NEXT week marks the 100th anniversary of the beginning of the First World War and, on Sunday, I will be attending a memorial service in Redruth to recognise the sacrifices made by all those who came from the town.
There will be many other commemorative events during the course of this year and Remembrance Sunday will have particular poignancy.
The First World War was the bleakest period in European history. The scale of killing was horrific.
Technology had advanced to make this perhaps the first "industrial war" with the use of chemical weapons, machine guns and powerful artillery but battleground tactics had not evolved to deal with the new realities that modern warfare had brought. And there was, perhaps, a different attitude to human life.
Britain's generals are often singled out for criticism although, to be fair, they did try to find new approaches to end the war earlier, from the ill-fated landings at Gallipoli to the invention of a primitive tank.
Nevertheless, the scale of sacrifice is apparent through the names listed on memorial stones up and down the land, and the war touched every community and virtually every family.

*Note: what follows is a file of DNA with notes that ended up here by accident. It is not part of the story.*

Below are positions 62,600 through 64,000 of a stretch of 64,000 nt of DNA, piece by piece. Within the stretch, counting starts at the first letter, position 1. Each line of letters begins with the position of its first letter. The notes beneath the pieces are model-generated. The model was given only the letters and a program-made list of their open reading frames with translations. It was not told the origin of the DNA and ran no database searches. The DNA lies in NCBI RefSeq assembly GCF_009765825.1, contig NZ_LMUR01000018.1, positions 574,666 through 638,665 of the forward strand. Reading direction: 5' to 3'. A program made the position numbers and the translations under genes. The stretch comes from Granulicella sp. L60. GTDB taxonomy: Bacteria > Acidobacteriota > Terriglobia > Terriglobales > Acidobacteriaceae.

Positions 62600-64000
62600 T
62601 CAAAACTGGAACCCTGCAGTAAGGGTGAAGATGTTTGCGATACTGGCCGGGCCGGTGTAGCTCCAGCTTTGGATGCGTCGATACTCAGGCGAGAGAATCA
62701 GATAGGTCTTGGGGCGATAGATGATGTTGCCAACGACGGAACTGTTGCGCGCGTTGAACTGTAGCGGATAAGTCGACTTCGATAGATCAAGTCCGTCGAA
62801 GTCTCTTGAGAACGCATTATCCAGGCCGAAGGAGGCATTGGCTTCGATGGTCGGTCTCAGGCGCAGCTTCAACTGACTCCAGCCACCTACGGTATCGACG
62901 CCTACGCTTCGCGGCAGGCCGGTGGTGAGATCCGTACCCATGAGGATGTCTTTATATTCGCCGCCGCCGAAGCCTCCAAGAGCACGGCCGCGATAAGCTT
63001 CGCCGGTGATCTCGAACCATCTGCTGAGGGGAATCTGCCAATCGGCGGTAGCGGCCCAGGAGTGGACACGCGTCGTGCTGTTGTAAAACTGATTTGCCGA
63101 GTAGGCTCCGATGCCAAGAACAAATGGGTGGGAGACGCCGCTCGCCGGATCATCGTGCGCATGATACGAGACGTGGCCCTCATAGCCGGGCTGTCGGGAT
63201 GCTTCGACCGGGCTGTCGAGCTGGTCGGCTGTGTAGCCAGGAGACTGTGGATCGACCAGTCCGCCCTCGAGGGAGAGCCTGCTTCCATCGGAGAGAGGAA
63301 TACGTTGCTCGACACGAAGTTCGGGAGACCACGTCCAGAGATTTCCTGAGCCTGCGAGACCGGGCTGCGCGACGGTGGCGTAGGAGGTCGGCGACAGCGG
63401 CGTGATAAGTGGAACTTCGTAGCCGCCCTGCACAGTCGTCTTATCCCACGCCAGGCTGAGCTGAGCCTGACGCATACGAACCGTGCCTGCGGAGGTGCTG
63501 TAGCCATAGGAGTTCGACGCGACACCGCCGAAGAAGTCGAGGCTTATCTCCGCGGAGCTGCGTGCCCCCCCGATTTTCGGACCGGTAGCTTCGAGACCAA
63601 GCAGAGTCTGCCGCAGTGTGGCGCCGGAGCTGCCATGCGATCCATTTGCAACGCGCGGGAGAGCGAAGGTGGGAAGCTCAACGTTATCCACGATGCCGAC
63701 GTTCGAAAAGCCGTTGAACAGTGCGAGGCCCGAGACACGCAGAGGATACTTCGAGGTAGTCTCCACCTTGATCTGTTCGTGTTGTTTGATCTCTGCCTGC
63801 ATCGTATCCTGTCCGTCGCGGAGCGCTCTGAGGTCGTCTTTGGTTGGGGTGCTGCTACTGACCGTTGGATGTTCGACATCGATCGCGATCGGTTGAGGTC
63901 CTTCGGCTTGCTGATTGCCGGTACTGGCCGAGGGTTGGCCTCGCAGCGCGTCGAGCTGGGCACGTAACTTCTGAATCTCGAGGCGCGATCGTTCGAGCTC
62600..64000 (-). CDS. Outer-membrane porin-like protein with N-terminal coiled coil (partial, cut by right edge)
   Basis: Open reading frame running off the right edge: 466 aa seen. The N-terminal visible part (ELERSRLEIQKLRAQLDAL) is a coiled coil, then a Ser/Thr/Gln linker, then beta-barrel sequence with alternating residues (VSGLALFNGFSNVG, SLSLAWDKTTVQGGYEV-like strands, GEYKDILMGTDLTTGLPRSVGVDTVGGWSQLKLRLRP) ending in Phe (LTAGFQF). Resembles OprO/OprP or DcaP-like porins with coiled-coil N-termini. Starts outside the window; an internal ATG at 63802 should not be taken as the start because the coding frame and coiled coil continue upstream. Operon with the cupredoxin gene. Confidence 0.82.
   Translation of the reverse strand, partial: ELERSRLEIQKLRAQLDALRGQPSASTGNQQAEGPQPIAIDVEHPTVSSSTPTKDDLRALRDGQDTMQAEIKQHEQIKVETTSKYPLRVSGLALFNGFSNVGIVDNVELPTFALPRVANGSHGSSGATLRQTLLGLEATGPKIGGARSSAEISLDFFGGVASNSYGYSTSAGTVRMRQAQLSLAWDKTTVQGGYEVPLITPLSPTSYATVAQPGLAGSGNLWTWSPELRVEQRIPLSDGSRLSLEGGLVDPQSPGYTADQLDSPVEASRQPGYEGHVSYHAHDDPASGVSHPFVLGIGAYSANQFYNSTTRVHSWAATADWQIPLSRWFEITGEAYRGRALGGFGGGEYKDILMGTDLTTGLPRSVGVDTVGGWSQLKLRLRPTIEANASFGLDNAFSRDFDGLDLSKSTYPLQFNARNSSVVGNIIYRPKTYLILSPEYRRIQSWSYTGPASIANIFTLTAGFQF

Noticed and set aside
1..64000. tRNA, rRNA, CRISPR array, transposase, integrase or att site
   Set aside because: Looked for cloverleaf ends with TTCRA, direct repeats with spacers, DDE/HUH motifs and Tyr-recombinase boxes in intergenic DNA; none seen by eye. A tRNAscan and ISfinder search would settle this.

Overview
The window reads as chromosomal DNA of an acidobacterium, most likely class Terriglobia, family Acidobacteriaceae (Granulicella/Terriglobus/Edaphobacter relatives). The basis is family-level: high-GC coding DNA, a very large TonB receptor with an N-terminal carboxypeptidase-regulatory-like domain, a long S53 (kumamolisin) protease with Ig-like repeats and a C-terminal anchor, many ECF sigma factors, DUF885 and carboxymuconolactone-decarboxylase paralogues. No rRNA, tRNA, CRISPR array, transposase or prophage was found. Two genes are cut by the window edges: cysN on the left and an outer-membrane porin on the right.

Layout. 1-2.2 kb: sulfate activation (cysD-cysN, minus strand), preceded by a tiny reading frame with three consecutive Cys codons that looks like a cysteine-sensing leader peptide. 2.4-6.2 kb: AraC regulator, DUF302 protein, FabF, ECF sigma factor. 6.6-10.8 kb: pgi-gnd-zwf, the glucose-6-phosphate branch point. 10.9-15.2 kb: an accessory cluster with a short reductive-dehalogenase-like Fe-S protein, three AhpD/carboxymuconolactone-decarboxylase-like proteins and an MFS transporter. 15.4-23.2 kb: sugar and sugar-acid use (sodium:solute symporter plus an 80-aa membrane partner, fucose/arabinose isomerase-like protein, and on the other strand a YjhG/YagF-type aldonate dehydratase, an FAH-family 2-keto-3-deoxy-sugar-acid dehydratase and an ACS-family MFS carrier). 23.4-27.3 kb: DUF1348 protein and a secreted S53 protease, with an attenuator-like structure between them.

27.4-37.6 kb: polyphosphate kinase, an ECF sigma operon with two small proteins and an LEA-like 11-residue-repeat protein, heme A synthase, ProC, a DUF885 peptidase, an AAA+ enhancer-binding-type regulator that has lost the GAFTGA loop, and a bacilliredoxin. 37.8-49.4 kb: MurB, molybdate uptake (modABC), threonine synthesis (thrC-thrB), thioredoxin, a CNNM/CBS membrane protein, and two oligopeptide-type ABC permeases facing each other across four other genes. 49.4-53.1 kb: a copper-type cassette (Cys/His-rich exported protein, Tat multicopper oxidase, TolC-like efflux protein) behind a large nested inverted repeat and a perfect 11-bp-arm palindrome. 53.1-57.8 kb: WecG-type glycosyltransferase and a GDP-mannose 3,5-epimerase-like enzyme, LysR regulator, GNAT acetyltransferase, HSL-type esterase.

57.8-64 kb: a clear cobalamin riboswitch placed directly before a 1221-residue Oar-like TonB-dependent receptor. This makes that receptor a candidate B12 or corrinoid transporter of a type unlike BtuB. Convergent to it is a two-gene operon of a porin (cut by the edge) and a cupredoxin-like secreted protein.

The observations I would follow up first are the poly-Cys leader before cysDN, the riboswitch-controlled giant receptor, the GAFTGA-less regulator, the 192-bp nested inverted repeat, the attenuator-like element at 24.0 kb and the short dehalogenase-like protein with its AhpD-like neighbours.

I take one of my Christian names from Charles Botterell, my great grandfather, who fought in the war and suffered ill health as a result of his shrapnel wounds.
It was hoped in the immediate aftermath that it would be the war to end all wars so that at least the huge sacrifice would have achieved something lasting.
We know now that it wasn't. However, so traumatic was the war that it changed society forever.
Huge social changes followed. The anachronistic class structure started to fall apart, women got the vote and society became more equal.
The pain of the war drove political changes, too, with the advent of communism and the Bolshevik revolution in Russia while, at home, the Labour Party replaced the Liberal Party as the main opposition party.
I have always argued that, after any painful conflict, we are in danger of learning the wrong lessons so that the agony of one conflict leads us to make different mistakes which cause a new conflict. That was as true then as it is now.
After the Great War there was an entirely understandable resistance to war or spending on military hardware. As a result, Britain was ill prepared to deal with Hitler and he interpreted the strong reluctance for war among Britain's political class as weakness.
But, next week, we should quietly remember the extraordinary bravery and the tremendous burden carried by a generation of young men 100 years ago and the loved ones who grieved their loss.